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anthony
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Re: no filter windowing when making an image smaller

Post by anthony » 2011-03-16T20:00:19-07:00

Have you tried Hermite It is a 'smoothed' triangle filter.

Also you may like to try Gaussian with a 0.75 blur (sharpen) factor, which also generates a Hermite-like curve.

See http://www.imagemagick.org/Usage/resize/#filter_blur
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Re: no filter windowing when making an image smaller

Post by NicolasRobidoux » 2011-03-16T21:20:40-07:00

anthony wrote:Have you tried Hermite It is a 'smoothed' triangle filter.
My hunch was that Hermite would not give a good EWA filter (at least for downsampling).

I just tried, and hermite looks pretty good. However, hermite has the worst moire (in the shingles) of any scheme I've tried. This is not particularly surprising, because the hermite filter is heavily concentrated near the center (more so than triangle or the others) and consequently is "close" to "tight" box filtering.
This appears to confirm my rule of thumb that filter smoothness is not so important when downsampling.

(There was actually a theoretical logic to trying triangle: getting from box to B-Splines all the way to Gaussian by repeated box filtering, triangle is the second in the series, quadratic is the third, and cubic (B-Spline smoothing) is the fourth. I posited that when downsampling I could let go of one level of smoothness, which meant downgrading from quadratic to triangle, without paying a price. It appears I was right. Hermite is not directly an approximation of Gaussian.)
Last edited by NicolasRobidoux on 2011-03-16T21:31:11-07:00, edited 2 times in total.

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anthony
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Re: no filter windowing when making an image smaller

Post by anthony » 2011-03-16T21:27:18-07:00

Sounds like Lagrange filters!
Though Lagrange is not smooth.
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Re: no filter windowing when making an image smaller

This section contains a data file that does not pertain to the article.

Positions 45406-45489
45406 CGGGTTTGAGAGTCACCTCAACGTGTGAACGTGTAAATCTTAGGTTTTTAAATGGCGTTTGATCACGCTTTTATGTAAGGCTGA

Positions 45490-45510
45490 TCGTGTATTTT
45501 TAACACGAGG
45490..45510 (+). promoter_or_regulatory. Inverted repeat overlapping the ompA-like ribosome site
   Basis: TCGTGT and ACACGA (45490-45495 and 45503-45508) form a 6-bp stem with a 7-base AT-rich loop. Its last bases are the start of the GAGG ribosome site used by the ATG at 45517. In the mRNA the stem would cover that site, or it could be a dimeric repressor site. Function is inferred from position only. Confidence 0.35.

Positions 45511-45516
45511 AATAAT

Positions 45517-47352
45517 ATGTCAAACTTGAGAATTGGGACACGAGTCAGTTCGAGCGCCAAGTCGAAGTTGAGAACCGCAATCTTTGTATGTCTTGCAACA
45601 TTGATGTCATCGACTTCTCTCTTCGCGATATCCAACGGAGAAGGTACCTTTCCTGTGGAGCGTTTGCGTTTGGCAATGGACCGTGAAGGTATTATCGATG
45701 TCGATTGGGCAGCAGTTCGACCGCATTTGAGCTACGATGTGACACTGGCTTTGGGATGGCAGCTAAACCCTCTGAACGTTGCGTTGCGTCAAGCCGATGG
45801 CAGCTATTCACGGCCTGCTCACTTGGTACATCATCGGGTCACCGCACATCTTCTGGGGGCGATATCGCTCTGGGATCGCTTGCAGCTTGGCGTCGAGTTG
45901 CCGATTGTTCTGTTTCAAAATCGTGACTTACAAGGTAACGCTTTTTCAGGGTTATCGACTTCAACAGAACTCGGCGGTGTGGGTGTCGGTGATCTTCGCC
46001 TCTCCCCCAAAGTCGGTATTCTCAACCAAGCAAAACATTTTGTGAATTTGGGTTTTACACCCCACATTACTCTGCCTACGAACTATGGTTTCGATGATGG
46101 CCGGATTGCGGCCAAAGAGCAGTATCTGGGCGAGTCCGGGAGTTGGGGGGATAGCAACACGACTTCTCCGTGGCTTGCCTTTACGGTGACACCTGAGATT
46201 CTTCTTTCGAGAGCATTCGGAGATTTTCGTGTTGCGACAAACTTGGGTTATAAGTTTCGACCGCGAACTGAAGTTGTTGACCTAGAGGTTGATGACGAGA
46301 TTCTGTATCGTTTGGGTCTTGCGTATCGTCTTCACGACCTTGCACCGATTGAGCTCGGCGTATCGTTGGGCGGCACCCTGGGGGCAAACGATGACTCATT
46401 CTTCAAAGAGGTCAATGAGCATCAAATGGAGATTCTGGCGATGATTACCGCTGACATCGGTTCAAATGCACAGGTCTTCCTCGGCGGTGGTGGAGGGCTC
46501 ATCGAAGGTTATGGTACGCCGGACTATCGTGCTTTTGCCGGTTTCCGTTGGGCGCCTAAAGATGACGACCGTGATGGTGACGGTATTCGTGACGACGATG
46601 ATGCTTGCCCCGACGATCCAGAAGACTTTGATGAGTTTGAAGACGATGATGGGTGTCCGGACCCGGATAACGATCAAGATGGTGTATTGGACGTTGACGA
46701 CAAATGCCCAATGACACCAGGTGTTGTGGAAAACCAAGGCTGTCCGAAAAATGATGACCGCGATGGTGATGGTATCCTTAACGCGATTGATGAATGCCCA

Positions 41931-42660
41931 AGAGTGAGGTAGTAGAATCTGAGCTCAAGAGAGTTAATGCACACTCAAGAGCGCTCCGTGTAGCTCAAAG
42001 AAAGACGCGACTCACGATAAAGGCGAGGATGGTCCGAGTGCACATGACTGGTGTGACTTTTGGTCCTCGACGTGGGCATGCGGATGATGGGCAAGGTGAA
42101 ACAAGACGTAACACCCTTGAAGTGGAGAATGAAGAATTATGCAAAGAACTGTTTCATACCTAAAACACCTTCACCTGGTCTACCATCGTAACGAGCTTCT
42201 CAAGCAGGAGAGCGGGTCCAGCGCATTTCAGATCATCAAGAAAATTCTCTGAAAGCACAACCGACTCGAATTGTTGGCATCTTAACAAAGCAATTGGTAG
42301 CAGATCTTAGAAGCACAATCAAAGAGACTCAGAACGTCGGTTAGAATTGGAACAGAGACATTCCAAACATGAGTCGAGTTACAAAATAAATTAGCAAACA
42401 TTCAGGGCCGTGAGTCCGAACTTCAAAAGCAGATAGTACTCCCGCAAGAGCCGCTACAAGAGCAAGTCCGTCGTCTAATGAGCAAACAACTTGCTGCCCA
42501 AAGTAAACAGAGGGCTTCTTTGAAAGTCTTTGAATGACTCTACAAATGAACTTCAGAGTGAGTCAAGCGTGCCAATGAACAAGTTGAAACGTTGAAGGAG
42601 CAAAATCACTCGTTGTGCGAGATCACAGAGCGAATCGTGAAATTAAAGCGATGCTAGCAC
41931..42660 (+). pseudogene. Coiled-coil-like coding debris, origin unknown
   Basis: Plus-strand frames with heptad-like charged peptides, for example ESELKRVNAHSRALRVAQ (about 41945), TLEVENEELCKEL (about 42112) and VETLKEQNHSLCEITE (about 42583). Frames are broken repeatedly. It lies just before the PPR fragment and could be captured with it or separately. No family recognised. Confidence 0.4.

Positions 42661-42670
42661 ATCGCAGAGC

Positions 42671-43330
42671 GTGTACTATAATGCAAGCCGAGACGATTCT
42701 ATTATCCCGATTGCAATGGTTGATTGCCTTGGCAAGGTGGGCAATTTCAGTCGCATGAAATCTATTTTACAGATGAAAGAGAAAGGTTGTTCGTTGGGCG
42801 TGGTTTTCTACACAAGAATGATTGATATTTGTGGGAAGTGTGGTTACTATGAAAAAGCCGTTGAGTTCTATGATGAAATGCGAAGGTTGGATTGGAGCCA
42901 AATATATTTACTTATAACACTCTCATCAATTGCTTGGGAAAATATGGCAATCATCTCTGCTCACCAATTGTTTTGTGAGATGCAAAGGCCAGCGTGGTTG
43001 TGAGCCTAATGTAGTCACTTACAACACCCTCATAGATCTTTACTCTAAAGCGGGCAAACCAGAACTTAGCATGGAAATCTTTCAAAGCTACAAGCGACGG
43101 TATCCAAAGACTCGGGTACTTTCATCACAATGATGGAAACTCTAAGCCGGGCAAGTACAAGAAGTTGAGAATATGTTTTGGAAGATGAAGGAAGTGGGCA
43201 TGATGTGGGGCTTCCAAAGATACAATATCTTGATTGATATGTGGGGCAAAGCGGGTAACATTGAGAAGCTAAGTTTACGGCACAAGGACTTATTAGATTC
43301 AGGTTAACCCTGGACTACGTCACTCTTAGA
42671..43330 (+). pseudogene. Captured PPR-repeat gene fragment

Post by fmw42 » 2011-03-16T21:31:40-07:00

Lagrange is an approximation to a sinc function, as I recall and so has large extent and would likely need windowing.

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Re: no filter windowing when making an image smaller

Post by NicolasRobidoux » 2011-03-16T21:33:49-07:00

... more stuff to try.

At some point, I'll have to try to put up a web site with a buch of tests results.

(Initial tests suggest that, at least with large support, Lagrange does not downsample well because of the sharp interfaces. With small support, it's OK. Also, with EWA, Jinc is the target, not Sinc.)

(And yes, Gaussian, with the right blur, should give good results.)

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Re: no filter windowing when making an image smaller

Post by anthony » 2011-03-16T22:33:46-07:00

fmw42 wrote:Lagrange is an approximation to a sinc function, as I recall and so has large extent and would likely need windowing.
Lagrange is self windowing as it is a piece-wise function. In fact it is its support size (window size) that determines what its order (number of pieces) it has. A support of 0.5 is a box, support 1.0 is a triangle, support 1.5 which is like a discontinuous quadratic (3 pieces) and support 2.0 is Mitchell like (actually it is equivalent to bi cubic interpolation).

http://www.imagemagick.org/Usage/resize/#lagrange
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Re: no filter windowing when making an image smaller

Post by NicolasRobidoux » 2011-03-17T08:32:21-07:00

anthony wrote:...
Also you may like to try Gaussian with a 0.75 blur (sharpen) factor
...
I agree that a tight Gaussian will also give good results.

"Quadratic EWA" is a cheap approximation of it.

Note that I like quadratic a lot, for a variety of theoretical reasons, even when using -resize---but it certainly is not very sharp. Sharpness can be restored with quadratic EWA by using, for example, blur=sqrt(2)/1.5, which appears to strike a good balance between sharpness and aliasing. In addition, quadratic resize and quadratic EWA give results which are very close, which should not be surprising since they both approximate Gaussian, the only method which is (if one ignores the different truncation) the same as an EWA or orthogonal method.